Boise City Council: Fixing the River Sculpture and Revisiting Housing Next to Idaho Shakespeare Festival


The River Sculpture, by Alison Sky, was commissioned in 1999 and gifted to the city of Boise in 2004.
  • The River Sculpture, by Alison Sky, was commissioned in 1999 and gifted to the city of Boise in 2004.

When the Boise City Council convenes Tuesday, Jan. 14, lawmakers will take up two unresolved issues that made headlines in 2013.

In May, 2013 Boise Weekly told you about proposals to fix one of the city's most visible art projects—The River Sculpture that has been embedded into a wall at Boise's Grove Hotel and Capitol and Front streets. The sculpture, commissioned in 1999, was built by Alison Sky and paid for by the Hotel Ownership Group (The Grove) and Capital City Development Corporation. The piece was gifted to the city of Boise in 2004.

But the sculpture has fallen into disrepair, including instances of water leaking into the Grove Hotel's stair tower, water damage to the opposite wall of the sculpture, degradation of the blue background panels, mineral deposits from a water-based fog system, a neon light system that needs ongoing repair or replacement, an inappropriate sidewalk drainage system, and vandalism because architects said the sculpture is "an attractive nuisance relative to its ability to be climbed."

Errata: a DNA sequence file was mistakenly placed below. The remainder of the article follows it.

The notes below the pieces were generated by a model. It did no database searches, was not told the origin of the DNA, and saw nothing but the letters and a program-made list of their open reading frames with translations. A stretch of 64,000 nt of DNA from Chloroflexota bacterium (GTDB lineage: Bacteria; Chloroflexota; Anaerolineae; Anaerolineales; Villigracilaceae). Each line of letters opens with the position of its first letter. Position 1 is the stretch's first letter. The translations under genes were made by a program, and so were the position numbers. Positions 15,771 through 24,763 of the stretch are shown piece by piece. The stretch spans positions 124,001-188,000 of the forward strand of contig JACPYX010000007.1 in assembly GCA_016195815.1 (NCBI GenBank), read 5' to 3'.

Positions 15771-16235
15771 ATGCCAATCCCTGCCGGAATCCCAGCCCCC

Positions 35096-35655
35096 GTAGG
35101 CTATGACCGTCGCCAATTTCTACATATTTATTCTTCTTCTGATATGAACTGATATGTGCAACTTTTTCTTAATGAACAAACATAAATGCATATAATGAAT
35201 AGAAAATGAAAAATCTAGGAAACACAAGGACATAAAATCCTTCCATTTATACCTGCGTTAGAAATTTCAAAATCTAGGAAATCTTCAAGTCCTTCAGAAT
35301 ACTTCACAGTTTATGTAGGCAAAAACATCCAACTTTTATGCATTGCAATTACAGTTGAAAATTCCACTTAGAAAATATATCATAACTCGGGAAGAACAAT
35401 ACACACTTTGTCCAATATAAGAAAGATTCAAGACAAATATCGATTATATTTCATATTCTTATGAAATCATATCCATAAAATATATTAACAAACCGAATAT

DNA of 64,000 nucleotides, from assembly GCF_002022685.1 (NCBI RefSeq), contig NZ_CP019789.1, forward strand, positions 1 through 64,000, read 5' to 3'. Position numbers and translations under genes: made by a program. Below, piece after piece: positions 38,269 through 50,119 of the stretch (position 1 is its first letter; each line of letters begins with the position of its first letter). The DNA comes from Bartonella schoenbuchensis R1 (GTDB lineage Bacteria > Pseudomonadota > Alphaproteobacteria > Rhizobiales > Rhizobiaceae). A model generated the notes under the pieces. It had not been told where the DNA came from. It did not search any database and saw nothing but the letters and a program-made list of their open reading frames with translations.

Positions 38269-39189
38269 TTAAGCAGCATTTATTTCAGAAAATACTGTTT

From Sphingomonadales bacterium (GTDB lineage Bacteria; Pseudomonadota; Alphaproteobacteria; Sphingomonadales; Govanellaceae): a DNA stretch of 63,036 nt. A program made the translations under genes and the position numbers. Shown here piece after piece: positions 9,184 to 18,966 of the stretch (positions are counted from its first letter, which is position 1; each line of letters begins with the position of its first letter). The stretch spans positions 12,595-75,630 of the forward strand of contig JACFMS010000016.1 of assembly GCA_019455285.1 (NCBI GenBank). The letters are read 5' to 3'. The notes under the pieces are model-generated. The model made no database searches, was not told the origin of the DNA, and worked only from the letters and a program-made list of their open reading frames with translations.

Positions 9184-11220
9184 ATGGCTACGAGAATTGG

The problem landed in the city of Boise's lap because it was the recipient of the art.

And at a work session slated for this Tuesday, the City Council will be asked to approve a one-time appropriation of $165,000 to fix the sculpture. Additionally, the CCDC and the Grove Hotel have agreed to kick in $35,000 each toward the project.

Meanwhile, the Boise City Council will also be asked to reconsider a controversial plan to develop 12 acres west of the Idaho Shakespeare Festival in Boise's East End.

Developers approached landowners Ann and David Triplett in hopes to build a 43-unit residential development on 12 acres of the lane located on East Sawmill Way.

But Shakespeare Festival officials organized a petition campaign last summer, garnering thousands of names attached to a petition urging the city to reject the development. The Boise Planning and Zoning Commission agreed last September, denying a zoning application because the addition of 43 homes to the area would be too many, "given the unique characteristics of surrounding uses."

And now the Tripletts will come before the City Council this Tuesday, asking that the P&Z decision be reversed and arguing that the proposed development fits into the city's comprehensive plan.

City Council members have a lot of homework before Tuesday's session. Of the nearly 2,000-page agenda packet for this week's meeting, the lion's share of the documents concern the proposed development.